Yet with us, free speech, regarded purely as a safe political policy, has been very successful. If a man can express himself in violent words, he is usually in no great hurry to accomplish violent deeds. The Sunday afternoon performance in Hyde Park, where everyone, from the Creator to the chairman of a local committee, is steadily denounced by somebody, has saved us from a great deal. We might have heard machine-gun bullets rattling down our streets before now, had it not been for these popular forums.

If I were a despot, even thoughI knew my territory was crammed with fanatical revolutionaries, I would not repress freedom of speech. Indeed, I would encourage it. I do not mean that 1 would do is simply out of deference to the principle of free speech; but as a safe policy, in order to keep myself in power. • would have little forums specially constructed in public places, where any man could go and say what he wanted. Special policemen would be detailed to show the audience to their places, to assist the speakers in any way, and even to lead the applause. The long haired young men who denounced me as a tyrant would do so on my specially constructed platforms, before the courteous smiling officers of my forces. When they had become thirsty denouncing the government, they would find at their elbows a glass of distilled water placed there for their convenience by that very government but I would go further than that. I would have a certain number of officials from my Department of Education bland, polite, faintly superior persons (specially imported from Oxford, if necessary), told off for the duty of attending such meetings and helping the speakers by giving them a criticism of their manner and style. Any revolutionary Orator able to pass a fairly elementary examination would be Coached free of charge by my education department, so that a man at the very climax of his speech, when he was prophesying disaster to the bloated tyrant might often find himself looking into the face of his old tutor from the State Department, nodding approval from the front row. No man would be punished for his political opinions or rather for openly expressing these opinions, but an orator who persistently mixed his metaphors or never tried to furbish up his historical finery from one year’s end to the other, might be told to report on one of the Educational Offices, where he might be gently chided.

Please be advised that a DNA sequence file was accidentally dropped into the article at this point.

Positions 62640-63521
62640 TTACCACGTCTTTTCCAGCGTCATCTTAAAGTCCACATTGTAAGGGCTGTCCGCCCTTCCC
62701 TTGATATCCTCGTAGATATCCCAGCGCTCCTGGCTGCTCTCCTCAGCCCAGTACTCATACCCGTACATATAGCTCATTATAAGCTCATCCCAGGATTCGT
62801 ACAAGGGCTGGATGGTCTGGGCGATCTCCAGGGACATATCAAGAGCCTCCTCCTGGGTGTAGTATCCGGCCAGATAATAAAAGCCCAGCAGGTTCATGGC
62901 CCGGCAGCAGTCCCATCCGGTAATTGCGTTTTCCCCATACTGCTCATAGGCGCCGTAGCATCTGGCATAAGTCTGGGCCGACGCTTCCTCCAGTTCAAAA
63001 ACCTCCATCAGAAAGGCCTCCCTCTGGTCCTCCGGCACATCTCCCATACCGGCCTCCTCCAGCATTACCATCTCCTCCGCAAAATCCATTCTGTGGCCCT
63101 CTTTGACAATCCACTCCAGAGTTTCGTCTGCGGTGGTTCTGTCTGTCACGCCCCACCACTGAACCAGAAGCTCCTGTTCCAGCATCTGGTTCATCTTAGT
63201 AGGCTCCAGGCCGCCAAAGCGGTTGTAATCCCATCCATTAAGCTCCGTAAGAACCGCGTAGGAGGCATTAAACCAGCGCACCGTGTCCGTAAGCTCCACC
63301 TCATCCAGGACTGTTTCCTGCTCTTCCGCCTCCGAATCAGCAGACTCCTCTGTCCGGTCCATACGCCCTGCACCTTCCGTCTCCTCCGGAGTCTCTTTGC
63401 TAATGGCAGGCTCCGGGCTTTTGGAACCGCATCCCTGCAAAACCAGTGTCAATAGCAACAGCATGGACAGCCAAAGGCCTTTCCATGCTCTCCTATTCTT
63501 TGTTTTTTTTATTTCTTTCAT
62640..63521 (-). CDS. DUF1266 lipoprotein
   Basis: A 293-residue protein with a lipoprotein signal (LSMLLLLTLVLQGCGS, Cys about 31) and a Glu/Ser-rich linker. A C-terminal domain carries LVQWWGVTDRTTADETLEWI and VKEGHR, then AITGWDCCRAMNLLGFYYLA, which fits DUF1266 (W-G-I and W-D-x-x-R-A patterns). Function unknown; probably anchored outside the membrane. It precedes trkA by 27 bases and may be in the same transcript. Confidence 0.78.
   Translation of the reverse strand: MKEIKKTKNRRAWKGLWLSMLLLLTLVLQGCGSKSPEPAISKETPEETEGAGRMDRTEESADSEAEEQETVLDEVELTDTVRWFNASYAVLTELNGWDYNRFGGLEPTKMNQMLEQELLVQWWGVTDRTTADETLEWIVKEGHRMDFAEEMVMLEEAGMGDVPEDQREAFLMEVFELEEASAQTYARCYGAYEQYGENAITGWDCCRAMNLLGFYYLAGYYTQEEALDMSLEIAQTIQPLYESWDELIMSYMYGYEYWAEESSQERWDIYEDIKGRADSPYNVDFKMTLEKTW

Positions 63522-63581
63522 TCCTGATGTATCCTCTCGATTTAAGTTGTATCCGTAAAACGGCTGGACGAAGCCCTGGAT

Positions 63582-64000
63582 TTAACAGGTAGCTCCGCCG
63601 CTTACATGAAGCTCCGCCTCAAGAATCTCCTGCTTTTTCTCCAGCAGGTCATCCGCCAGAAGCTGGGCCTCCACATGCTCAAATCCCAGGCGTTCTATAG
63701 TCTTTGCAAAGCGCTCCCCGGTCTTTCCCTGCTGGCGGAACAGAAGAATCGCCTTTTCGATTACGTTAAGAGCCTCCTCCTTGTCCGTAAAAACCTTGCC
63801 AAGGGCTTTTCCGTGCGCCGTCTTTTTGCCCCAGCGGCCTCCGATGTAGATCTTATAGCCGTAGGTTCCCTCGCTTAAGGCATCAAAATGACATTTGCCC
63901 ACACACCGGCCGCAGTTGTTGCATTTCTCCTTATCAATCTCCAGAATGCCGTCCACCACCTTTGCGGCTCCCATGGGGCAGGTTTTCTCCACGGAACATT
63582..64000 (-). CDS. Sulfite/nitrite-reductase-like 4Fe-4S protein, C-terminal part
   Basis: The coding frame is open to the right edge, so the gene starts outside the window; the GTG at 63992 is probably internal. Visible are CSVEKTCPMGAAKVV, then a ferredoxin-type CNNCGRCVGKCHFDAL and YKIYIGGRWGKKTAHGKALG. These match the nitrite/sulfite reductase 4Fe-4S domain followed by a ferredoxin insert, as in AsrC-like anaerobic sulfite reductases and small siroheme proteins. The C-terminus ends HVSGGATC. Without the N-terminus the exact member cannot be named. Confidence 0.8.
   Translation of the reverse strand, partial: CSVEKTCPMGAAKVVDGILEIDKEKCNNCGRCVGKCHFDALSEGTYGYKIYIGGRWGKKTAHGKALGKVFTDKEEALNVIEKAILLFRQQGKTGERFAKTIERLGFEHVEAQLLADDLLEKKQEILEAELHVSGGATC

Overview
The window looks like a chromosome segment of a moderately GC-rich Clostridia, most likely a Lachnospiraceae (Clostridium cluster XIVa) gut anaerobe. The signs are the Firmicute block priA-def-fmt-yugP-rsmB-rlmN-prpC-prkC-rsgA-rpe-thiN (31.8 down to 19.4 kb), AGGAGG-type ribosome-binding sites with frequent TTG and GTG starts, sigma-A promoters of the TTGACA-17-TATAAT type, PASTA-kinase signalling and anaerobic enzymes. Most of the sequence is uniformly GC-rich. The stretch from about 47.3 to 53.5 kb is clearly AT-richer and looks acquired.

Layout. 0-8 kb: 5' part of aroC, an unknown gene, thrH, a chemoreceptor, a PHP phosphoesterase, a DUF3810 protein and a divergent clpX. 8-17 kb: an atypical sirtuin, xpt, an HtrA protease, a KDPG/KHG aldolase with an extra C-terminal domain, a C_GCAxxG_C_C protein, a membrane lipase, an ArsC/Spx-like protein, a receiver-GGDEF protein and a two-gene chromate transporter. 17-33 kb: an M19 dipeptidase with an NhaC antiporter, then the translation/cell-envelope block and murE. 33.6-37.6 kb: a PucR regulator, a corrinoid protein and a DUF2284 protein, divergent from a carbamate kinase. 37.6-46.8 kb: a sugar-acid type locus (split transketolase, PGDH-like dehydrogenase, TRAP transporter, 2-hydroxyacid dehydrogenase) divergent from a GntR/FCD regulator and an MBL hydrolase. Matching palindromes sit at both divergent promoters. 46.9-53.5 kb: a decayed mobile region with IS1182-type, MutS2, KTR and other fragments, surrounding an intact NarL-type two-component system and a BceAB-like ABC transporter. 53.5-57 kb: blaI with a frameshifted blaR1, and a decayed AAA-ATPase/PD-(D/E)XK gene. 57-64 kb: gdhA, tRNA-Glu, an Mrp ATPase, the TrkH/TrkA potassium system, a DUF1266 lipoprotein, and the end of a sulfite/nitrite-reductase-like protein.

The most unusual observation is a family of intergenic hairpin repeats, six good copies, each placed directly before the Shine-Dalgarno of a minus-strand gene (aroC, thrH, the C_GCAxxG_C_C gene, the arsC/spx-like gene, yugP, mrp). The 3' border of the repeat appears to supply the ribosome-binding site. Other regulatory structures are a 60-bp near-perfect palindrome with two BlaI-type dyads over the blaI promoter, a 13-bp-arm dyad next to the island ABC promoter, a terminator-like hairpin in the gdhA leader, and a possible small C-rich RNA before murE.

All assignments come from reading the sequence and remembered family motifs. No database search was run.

Though I myself, the Benevolent Despot, would not go so far as to write revolutionary letters to the newspapers, I would certainly pay occasional visits to my little forms, beam upon the orators and graciously acknowledge the salute of their audiences. And instead of keeping up an enormous army of secret police I would spend the money pensioning off the wits in the country. Instead of subsidising a solemn newspaper, which everybody would know to be simply a government organ, a thing to be laughed at, I would subsidize the chief comic paper in the country for people would not care whether it was a government organ or not, so long as they could laugh with it. The political significance of good comic paper is hardly realized even yet, except by the journalist themselves and one or two of the leading politicians. Punch, whatever its editors may declare, has always had a side (though not always the same one, it began its career with Radical prejudices), and has always been worth innumerable votes to that side. Where I a despot, as I say, I would take care that my Country’s Punch was on my side; and although free speech would be everywhere encouraged and no man arrested for expressing violent opinion.